Re: More snow = more pressure = faster calving! (1)

Joce640k (829181) | about 9 months ago | (#46160161)

In the scientific literature, there is a strong consensus that global surface temperatures have increased in recent decades and that the trend is caused primarily by human-induced emissions of greenhouse gases.[2][3][4] No scientific body of national or international standing disagrees with this view,[5]

And on the other side we have a massive political campaign to deny climate change:

https://www.google.com/search?... [google.com]

http://www.scientificamerican.... [scientificamerican.com]

Re: More snow = more pressure = faster calving! (1, Insightful)

Joce640k (829181) | about 9 months ago | (#46160137)

And those who use the word "Denier" are more credible?

Well.... I never saw a "Denier" who could post credible data (usually they don't post any at all).

Re: More snow = more pressure = faster calving! (-1, Flamebait)

DiamondGeezer (872237) | about 9 months ago | (#46160393)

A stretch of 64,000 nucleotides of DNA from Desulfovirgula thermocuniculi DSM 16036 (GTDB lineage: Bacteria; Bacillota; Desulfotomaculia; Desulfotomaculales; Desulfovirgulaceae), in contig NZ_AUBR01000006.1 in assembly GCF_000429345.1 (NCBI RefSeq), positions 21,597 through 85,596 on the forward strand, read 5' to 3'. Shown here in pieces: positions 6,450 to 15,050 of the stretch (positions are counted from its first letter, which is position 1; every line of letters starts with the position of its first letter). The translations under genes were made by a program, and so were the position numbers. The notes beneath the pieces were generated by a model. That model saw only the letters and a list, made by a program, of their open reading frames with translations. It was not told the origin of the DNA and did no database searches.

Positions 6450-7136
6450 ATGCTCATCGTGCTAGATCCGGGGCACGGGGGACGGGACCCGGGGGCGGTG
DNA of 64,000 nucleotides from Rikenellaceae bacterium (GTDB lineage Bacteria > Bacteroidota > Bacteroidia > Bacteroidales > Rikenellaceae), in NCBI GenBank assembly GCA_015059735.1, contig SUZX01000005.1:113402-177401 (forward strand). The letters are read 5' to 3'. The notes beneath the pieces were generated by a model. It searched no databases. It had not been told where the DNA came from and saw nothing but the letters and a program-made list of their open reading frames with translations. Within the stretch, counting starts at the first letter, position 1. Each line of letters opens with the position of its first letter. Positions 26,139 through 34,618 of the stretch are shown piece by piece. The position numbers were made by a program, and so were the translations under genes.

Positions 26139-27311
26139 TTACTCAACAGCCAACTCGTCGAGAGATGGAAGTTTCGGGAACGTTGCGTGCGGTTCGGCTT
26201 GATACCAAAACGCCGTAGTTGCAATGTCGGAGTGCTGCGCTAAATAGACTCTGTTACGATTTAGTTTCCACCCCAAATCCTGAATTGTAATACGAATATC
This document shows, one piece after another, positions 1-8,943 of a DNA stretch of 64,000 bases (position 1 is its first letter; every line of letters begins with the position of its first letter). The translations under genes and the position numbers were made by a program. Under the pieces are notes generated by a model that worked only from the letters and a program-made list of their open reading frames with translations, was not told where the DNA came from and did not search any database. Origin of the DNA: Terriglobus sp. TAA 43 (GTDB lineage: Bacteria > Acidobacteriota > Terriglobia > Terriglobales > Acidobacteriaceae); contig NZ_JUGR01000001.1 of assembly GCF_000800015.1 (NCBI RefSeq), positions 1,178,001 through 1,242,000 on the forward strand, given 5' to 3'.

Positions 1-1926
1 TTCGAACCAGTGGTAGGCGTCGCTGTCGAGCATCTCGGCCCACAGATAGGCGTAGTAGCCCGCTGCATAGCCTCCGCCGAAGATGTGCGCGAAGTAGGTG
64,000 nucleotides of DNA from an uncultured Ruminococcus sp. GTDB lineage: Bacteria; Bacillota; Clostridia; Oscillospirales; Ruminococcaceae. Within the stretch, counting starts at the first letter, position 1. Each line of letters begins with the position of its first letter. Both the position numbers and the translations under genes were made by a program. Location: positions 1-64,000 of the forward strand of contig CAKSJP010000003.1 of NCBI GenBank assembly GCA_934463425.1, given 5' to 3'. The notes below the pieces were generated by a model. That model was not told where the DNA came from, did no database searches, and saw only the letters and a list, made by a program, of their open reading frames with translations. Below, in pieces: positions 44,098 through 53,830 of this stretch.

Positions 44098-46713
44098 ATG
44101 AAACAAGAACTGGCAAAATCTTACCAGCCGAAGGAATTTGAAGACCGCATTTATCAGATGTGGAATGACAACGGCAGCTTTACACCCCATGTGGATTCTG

"Well.... I never saw a "Denier" who could post credible data THAT I CAN ACCEPT BECAUSE THEY ARE MORALLY CORRUPT"

FTFY

Re: More snow = more pressure = faster calving! (1)

Tim99 (984437) | about 9 months ago | (#46161629)

And those who use the word "Denier" are more credible?

I often use the word denier with credibility - Denier definition [wikipedia.org]

Re: More snow = more pressure = faster calving! (1)

dbIII (701233) | about 9 months ago | (#46162231)

I prefer "luddite", "merchant in the temple" or "christianity-lite". Those pricks that went after geology, biology and now climate science are doing it just to try to make it look like they know more than anyone that went to school.

Re:More snow = more pressure = faster calving! (2)

hey! (33014) | about 9 months ago | (#46159443)

Seriously, you think pressure for *annual snowfall* makes a dramatic difference in the speed of the Jakobshavn glacier. this [northlandscapes.com] Jakobshavn glacier. The one that's two kilometers thick [wikipedia.org] .

Re:More snow = more pressure = faster calving! (0)